Adam lifted his head from his brother’s lap and pushed weakly against his heavy jacket that was laying across his chest.   “Thought it was a bit early in the year for swimmin’.”

Hoss pushed him back down and brought the jacket up under his chin.   “We thought so too.   That’s why I figured I’d help ya out there.”   Adam turned his head away from the sunlight and focused in on Hoss’s features.

“I appreciate that.”   He coughed gently again.   “I thought you’d be back home sabotaging my lunch.”

Hoss grinned.  “No, we were going to catch you on the way back and get you with a peashooter.”   He laughed gently.  “Then, we thought that was a bit too much and figured you might be as hungry as we were.   We thought we’d make a truce until we ate these donuts.”

Adam struggled up to a sitting position and looked with interest at the donut that had materialized in Hoss’s hand.   “You wouldn’t take advantage of a poor drowned man would you?”

Joe’s tinkling laugh came from behind him.  “Nope.  We really did come out here to eat donuts.   If Hop Sing finds out we got em, we won’t be able to get a bite.”

Taking the donut from Hoss, Adam bit into it gratefully.    “How’d you get em?”

Hoss took a bite of his own donut and winked at Joe.   “We outflanked him.  He can’t watch both doors to the kitchen at the same time.”

Adam laughed.   “You two make a good team.”

Joe stopped laughing and stared down at his donut.  “We all make a good team.  I’m sorry I got mad at you for Maggie.   It’s not your fault she likes you.”

Adam leaned back on one elbow.   “She doesn’t really like me, Joe.   She just thinks she does.   She wouldn’t really prefer to spend time talking literature with me when she could be dancing with you.”  He ruffled Joe’s hair with one sugar covered hand enjoying the effect.   “You ask her out.  She’ll go.”

Hoss offered another donut to Adam who broke it into two pieces and gave one to Joe.

Ben smiled warmly at his sons as they laughed and jostled against each other entering the social hall.  He stood a bit taller as the handsome young men took more than their fair share of attention from the feminine element in the room.

Maggie Rodgers straightened her skirt and patted her hair.   She gave a quick glance at Joe to be sure he was noticing her before moving in a straight line for Adam.    Ben eyed her up suspiciously.   It was becoming very clear to him that the charming Maggie was playing Adam to make Joe jealous.   He watched her carefully coiffed hair with some aggravation.   Deciding to let his boys handle it, he turned his attention back to the lovely widow that stood at his elbow.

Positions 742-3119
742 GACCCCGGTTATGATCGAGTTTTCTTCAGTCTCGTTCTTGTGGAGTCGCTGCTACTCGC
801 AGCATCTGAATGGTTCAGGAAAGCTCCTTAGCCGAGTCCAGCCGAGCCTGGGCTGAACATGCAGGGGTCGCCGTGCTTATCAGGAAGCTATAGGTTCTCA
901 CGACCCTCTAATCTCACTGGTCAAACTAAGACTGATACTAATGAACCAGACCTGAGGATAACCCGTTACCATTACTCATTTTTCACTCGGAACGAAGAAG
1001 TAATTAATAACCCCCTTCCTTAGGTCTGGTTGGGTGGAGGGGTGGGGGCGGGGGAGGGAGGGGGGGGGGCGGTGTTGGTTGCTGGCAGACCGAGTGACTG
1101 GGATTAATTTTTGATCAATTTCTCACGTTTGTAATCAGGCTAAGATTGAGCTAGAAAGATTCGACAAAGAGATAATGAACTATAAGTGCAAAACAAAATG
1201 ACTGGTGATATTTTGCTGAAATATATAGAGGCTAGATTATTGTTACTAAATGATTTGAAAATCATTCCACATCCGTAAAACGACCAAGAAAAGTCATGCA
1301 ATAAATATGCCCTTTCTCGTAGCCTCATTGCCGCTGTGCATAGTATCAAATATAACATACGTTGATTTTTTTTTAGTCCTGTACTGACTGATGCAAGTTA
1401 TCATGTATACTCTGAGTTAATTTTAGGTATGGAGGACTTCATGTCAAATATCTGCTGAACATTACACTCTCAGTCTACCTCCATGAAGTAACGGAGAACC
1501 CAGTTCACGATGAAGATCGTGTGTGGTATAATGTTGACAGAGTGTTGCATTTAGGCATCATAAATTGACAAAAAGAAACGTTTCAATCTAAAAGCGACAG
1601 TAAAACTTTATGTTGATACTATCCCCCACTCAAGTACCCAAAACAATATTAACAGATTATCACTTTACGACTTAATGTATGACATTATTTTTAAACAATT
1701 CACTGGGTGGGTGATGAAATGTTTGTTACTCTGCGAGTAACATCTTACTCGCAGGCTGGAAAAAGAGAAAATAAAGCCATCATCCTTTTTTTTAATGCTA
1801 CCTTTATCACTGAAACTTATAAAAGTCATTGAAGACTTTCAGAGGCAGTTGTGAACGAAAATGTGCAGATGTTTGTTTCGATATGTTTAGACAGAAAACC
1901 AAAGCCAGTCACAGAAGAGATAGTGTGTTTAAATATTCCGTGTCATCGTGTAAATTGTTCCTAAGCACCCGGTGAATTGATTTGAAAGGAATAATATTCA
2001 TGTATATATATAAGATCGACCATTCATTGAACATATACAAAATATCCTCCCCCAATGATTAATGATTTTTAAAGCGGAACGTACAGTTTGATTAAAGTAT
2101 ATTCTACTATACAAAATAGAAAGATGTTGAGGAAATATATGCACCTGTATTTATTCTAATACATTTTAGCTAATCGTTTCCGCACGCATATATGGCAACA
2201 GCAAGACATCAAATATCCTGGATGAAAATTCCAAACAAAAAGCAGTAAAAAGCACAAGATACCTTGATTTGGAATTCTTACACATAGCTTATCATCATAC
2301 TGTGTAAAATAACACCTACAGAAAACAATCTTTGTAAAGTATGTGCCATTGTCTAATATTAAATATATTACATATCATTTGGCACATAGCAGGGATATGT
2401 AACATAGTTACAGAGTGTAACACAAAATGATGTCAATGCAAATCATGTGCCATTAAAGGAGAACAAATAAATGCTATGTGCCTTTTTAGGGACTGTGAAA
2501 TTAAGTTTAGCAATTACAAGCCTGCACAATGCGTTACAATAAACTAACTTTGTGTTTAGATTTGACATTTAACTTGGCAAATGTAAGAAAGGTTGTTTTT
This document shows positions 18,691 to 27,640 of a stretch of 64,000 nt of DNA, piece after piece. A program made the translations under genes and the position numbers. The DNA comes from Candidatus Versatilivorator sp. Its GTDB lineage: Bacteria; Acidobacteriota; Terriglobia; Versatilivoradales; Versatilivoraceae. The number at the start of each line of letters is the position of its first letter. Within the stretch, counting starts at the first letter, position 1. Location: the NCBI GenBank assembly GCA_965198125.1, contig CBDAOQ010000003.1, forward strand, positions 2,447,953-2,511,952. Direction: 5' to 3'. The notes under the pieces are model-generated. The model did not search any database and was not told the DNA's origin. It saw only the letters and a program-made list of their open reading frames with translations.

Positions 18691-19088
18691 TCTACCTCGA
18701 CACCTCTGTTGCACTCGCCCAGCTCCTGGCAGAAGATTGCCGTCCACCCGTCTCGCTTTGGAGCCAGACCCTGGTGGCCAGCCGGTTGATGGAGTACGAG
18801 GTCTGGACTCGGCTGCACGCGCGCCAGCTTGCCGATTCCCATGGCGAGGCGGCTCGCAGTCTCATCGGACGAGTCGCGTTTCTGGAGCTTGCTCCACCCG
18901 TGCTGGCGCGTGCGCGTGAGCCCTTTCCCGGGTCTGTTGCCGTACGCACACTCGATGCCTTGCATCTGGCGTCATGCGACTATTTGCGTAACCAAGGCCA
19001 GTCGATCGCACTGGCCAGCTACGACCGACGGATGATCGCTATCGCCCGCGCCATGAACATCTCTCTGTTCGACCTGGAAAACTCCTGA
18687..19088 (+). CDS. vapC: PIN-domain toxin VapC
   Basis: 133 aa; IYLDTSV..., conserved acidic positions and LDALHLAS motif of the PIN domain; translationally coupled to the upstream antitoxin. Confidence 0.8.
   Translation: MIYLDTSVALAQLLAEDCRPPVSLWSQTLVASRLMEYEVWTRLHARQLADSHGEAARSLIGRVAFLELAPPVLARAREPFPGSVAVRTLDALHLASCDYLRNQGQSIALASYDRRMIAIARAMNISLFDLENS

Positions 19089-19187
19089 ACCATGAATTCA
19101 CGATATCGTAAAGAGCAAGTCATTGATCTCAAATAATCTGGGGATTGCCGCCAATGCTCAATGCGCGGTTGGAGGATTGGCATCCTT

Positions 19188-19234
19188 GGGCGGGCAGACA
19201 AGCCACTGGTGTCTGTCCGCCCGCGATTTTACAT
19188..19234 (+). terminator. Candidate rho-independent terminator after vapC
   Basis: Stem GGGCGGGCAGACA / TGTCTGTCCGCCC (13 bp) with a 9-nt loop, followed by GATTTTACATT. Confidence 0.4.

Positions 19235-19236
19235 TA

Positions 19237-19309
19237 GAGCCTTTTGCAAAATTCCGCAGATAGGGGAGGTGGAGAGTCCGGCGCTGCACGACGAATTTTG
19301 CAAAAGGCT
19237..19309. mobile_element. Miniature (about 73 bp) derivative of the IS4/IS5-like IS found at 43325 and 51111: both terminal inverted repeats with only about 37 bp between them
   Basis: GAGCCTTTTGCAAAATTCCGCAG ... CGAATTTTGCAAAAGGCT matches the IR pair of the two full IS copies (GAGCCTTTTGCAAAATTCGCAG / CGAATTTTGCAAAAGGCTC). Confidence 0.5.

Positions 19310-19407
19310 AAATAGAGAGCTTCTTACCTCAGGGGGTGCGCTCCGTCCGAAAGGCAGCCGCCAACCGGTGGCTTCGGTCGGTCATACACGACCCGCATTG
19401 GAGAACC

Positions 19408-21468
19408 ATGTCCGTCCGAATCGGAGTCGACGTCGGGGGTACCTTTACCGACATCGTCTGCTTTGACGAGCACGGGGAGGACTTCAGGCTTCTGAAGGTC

Adam looked up to see Maggie advancing on him and sighed.   There were several lovely women his own age in the room, and his plans were to spend the evening with them.   Maggie was lovely, but far too young for his tastes.    He searched for a place to retreat to and found it in the person of Abigail Forliss who was manning the punch bowl.

Pushing Joe towards Maggie, Adam crossed the room to speak with Abigail.  The warm smile on his face was returned in force by Abigail delighted to find that the punch bowl might have to struggle through on its own.

The front door of the hall swung open and several giggling boys fell into the room carrying a squirming bag that was howling with indignation.   In a flash of mischief, the bag was opened to release a mussed cat that had a score to settle.   The cat landed on the floor with its feet spread wide and was off like a cannon shot.   A large woman screamed in consternation as the animal sped below her skirts and sought a way out of the densely packed hall.   To Adam’s disbelief, the feline saw the opened window above the punch bowl and decided to take for the heights.

With one well timed leap, the animal used Adam’s back as a ladder digging claws through the fabric of his dress coat and balancing on the man’s head.    With another leap, the cat went for the windowsill and missed.

Abigail screamed as the punch flew from the bowl in a crimson wave of liquid leaving in its wake a highly annoyed cat that had lost at least two thirds of its bulk as soon as the liquid hit.   Adam reached for the cat and was scratched for his efforts.   The animal hissed in outrage and attacked.   Jumping on Adam’s shoulder, it arched its back and spat at the astonished crowd of people before once again trying for the sill.   Success was met with some applause from the boys as the cat slipped away to freedom leaving Adam and Abigail dripping with punch.

Joe started to giggle softly.  The contagious sound infected Hoss.  Soon his hearty guffaw filled the hall and one by one the partygoers joined in.  Adam reached for his handkerchief and wiped the punch off his face and shoulder before helping Abigail from behind the table.   The two of them looked at their clothes and soon joined in with the laughter.

Ben crept up behind Joe and Hoss.  “If I thought you two had anything to do with this…”

Joe gasped and leaned against his father.  “Not…not me.”

Hoss shook his head helplessly.  “Nope.”

Ben smiled.   “I’d better not find out differently.”

Joe whooped in delight.  “I couldn’t have come up with anything this good.”

Maggie Rodgers slipped her arm through his.   “I love your laugh, Joe.   It’s musical.”

Joe stared down at her with wide eyes.  “Wanna dance?”

She smiled sweetly up at him and nodded before pulling him to the dancefloor.